Add Moderna Inc. to the list of potential COVID-19 vaccines being administered to Canada’s youths.
The biotech company is asking regulators to approve the use of its vaccine for adolescents between the ages of 12 and 17.
“No significant safety concerns have been identified to date. The majority of adverse events were mild or moderate in severity. The most common solicited local adverse event was injection site pain,” the company said in a Monday release, adding it also intends to seek approval from U.S. and European regulators.
So far the Pfizer Inc. product is the only vaccine approved for youths.
But reports emerged last month that some B.C. youths had been mistakenly given jabs with the Moderna vaccine despite the fact it has not been approved for those age groups.
“We don’t believe this is an error that will cause any clinical harm to people,” B.C. provincial health officer Dr. Bonnie Henry said May 31.
“That does not excuse the fact that it should not have happened and that the immunizers certainly need to disclose, which I understand they did, to the parents and to the young people who received the vaccine.”
She said health officials have implemented more processes to make sure the Pfizer and Moderna vaccines are not mixed up at clinics.
Henry said at the time she expected the Moderna vaccine to be approved for use for children 12 and up “very soon.”
If the Moderna product is approved for adolescents, it would ease the process of administering second doses to those children who were mistakenly given the vaccine before regulators signed off.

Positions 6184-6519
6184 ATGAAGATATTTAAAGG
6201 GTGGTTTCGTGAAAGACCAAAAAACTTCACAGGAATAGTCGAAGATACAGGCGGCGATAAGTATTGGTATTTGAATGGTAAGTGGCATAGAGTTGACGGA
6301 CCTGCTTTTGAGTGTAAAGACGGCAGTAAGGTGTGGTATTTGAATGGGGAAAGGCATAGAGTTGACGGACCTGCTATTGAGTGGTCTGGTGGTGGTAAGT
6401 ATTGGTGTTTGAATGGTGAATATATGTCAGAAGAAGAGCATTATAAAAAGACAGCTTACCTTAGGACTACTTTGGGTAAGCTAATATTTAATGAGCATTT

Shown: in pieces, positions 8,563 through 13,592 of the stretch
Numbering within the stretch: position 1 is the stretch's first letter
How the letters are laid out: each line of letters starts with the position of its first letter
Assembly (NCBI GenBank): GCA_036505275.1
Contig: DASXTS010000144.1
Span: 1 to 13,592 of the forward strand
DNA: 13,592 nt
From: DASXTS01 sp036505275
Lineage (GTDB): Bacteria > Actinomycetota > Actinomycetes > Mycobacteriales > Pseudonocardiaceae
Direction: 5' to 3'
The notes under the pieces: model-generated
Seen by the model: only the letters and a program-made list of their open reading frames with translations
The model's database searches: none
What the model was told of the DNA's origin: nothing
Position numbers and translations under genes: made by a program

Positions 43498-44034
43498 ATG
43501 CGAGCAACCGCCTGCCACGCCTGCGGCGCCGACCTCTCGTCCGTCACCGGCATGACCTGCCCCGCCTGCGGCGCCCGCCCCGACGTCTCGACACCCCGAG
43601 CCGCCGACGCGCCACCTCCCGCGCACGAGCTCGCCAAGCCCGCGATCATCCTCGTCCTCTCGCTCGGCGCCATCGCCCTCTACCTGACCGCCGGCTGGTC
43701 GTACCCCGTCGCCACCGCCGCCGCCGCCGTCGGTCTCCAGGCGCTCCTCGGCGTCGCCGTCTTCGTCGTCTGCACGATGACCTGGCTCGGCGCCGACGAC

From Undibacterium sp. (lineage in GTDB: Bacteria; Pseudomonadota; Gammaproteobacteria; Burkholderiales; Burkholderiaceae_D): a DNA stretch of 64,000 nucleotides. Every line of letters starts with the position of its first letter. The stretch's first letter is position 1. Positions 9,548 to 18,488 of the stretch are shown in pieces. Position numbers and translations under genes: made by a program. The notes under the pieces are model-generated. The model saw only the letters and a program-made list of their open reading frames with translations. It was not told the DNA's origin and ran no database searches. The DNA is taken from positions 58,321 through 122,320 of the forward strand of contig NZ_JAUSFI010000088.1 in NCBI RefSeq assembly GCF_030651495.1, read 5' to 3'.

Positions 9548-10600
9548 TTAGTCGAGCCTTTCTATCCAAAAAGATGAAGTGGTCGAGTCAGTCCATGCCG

“As much as we can, we will try to make sure everybody gets the same product for their second dose,” Henry said last month.
Last week the National Advisory Committee on Immunization (NACI) updated its recommendations on mixing and matching vaccines, saying Canadians who received the AstraZeneca plc vaccine for their first dose can consider getting jabbed with either the Pfizer or Moderna vaccines for their second dose.
Canada is facing supply issues with AstraZeneca, which is a viral vector vaccine, while messenger RNA (mRNA) vaccines like Pfizer and Moderna have made up a far more significant portion of the country’s supply.
“Persons who received a first dose of an mRNA vaccine (Pfizer-BioNTech or Moderna) should be offered the same mRNA vaccine for their second dose,” NACI said in its recommendations.
If the same mRNA vaccine is not readily available, another mRNA vaccine can be considered interchangeable, according to NACI.
B.C. Health Minister Adrian Dix and Dr. Réka Gustafson, the deputy provincial health officer, are scheduled to provide an update on COVID-19 cases and the vaccination rollout Monday at 3 p.m.